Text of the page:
Live Review: Editors @ Portsmouth Pyramid
When a band changes musical direction there’s always a risk. Recently Mumford and Son’s ditched the banjo’s and went all electric to generally positive reviews. On the flip side a past master of being a musical chameleon, David Bowie, got it spectacularly wrong with his nu-metal venture, Tin Machine. For Editors, with their new album In Dreams having a more synth based 80’s electronic feel to it, there is always going to be a question as to whether the style fits with the older indie-guitar based material.
It’s a question they decide to confront head on, opening with the moody and OMD-esque No Harm from the new album. Its all wonderfully choreographed stuff, with Tom Smith’s voice switching between baritone and falsetto, with a growing wall of sound as the other band members come on stage before a huge crescendo leads straight into Sugar from 2013’s Weight Of Your Love. At this stage things go slightly awry with the band needing to re-start the song about half way through, but there’s an enormous supportive roar from the crowd once it sets off again, and all is good for the remainder of the evening which comprises a wealthy mix from The Back Room all the way to the present day.
One thing that’s noticeable from get go is they’re a band of few words. The occasional “thank you very much” is pretty much all we got, but what this means is that the audience gets to decide whether the new songs mix or don’t. The good news is, they do perfectly.
Tracks like Life Is A Fear, Forgiveness and Our Love definitely echo early Depeche Mode, Joy Division and (believe it or not) Soft Cell, but don’t be alarmed; all have the broody melancholy mood that devoted fans have come to expect of the band with downbeat chord structures and guitar backlines.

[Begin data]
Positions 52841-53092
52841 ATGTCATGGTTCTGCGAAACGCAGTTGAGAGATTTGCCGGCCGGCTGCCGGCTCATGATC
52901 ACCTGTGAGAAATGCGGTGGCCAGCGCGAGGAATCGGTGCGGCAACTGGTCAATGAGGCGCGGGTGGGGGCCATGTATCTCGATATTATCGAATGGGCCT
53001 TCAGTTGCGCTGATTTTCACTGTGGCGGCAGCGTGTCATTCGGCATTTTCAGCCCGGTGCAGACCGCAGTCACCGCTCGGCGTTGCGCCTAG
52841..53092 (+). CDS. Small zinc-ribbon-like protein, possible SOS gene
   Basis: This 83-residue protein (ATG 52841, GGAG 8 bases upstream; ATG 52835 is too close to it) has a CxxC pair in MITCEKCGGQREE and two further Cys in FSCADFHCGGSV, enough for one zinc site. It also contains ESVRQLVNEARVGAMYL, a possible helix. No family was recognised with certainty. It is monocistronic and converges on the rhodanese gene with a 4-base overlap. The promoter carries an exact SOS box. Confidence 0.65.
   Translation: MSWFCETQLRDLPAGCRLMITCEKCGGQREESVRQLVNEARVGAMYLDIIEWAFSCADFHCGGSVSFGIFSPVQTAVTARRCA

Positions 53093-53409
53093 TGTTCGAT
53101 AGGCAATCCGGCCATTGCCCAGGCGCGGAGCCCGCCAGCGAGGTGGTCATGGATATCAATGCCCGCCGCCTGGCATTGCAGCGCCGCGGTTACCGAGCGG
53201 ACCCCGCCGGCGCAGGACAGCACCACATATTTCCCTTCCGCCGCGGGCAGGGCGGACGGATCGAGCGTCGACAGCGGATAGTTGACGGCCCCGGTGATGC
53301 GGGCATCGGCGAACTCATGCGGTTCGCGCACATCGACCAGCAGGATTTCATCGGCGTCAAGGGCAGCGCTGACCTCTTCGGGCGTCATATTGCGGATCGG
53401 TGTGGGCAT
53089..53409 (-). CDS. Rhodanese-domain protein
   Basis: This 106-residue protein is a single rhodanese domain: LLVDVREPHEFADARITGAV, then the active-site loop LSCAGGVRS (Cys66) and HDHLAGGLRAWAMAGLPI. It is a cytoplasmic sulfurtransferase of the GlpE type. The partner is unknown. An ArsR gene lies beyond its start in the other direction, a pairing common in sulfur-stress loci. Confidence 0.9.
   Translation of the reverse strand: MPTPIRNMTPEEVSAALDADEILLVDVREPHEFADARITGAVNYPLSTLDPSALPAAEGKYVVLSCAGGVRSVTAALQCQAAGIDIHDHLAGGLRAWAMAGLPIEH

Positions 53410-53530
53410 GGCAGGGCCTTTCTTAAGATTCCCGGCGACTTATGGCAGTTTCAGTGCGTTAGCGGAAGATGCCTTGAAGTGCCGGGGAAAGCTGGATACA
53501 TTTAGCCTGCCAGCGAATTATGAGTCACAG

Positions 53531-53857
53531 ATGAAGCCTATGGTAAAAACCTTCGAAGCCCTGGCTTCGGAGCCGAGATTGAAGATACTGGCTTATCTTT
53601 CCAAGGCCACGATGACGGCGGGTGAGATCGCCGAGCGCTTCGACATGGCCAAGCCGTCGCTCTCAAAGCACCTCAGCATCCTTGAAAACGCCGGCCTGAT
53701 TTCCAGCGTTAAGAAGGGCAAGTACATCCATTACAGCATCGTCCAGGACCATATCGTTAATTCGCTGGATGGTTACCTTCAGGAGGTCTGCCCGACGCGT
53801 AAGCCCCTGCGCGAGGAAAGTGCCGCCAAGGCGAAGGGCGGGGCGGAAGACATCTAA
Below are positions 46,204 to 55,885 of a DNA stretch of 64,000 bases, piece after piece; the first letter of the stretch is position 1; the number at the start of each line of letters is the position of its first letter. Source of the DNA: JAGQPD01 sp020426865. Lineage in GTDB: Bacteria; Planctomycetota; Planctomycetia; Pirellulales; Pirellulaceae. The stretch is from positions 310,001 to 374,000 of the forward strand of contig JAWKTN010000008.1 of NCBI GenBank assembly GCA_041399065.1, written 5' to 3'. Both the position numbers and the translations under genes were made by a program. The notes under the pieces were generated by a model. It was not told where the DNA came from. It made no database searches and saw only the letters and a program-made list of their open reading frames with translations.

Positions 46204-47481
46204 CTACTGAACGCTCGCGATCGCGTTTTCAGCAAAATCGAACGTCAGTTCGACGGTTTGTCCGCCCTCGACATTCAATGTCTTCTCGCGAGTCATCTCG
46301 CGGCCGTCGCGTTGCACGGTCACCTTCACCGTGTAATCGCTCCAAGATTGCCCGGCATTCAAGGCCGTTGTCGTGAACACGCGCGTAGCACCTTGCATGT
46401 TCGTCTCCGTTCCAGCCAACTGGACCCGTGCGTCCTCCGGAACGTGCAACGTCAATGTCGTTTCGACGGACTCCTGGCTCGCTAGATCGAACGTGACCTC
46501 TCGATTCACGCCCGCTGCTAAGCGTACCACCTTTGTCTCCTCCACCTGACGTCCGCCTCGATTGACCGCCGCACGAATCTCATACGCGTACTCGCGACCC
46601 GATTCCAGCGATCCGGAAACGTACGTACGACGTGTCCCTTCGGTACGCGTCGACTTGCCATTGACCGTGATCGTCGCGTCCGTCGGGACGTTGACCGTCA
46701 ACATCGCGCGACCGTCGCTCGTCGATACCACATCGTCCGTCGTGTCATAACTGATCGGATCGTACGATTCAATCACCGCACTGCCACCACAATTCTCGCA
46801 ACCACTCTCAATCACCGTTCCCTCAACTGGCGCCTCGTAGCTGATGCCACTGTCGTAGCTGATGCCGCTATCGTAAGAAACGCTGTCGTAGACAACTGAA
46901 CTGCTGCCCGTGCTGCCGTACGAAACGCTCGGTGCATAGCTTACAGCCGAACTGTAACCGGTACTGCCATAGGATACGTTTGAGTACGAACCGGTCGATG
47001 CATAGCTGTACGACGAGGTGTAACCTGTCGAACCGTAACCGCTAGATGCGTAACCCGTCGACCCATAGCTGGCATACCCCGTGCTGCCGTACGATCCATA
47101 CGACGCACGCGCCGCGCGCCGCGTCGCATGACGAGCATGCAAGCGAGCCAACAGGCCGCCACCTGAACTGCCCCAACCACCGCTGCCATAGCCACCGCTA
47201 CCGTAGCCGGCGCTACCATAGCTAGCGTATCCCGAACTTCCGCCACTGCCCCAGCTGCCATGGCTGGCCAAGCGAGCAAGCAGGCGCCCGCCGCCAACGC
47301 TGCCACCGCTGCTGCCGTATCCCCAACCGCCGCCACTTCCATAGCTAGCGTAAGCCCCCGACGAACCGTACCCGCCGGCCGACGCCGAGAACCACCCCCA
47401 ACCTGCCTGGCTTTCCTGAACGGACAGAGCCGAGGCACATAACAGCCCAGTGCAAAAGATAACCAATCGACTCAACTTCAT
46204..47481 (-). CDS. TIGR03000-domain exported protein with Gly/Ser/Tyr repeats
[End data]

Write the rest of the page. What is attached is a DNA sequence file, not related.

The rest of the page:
Encouragingly they chose not to announce the new songs, or pigeonhole them into “mid-set” as some bands would do. Instead they were integrated throughout and gave a demonstration of a band who are both confident in their material, and who looking to stamp a more unique musical identity on themselves. And needless to say, the best of the old tracks still sound fresh and powerful; Formaldehyde, Bullets and Ton Of Love to note but three.
Perhaps the only track that didn’t work was All The Kings from the new album that was just a bit too poppy for my liking and which sounded like the love child of Snow Patrol mixed with Hue & Cry but it’s a minor transgression in an otherwise excellently balanced set. And to be honest, it was pretty soon forgotten when Tom picked up his guitar to do a solo acoustic version of Smokers Oustside The Hospital Door, which was a masterclass in how to strip back a huge guitar anthem into something pretty special and hugely emotional.
You may have worked out by now that I’m a bit of an Editors fan, and as I saw them in Portsmouth in 2007 at the height of their moodie-indie phase I’ll admit I was in the “Doubting Thomas’s” camp about the new material tonight. Thankfully I didn’t need to be. The Editors ship is very much on course. I even bought a t-shirt.
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Live Review and Photography by Andy Sampson
Editors at Portsmouth Pyramids Centre 15th October 2015.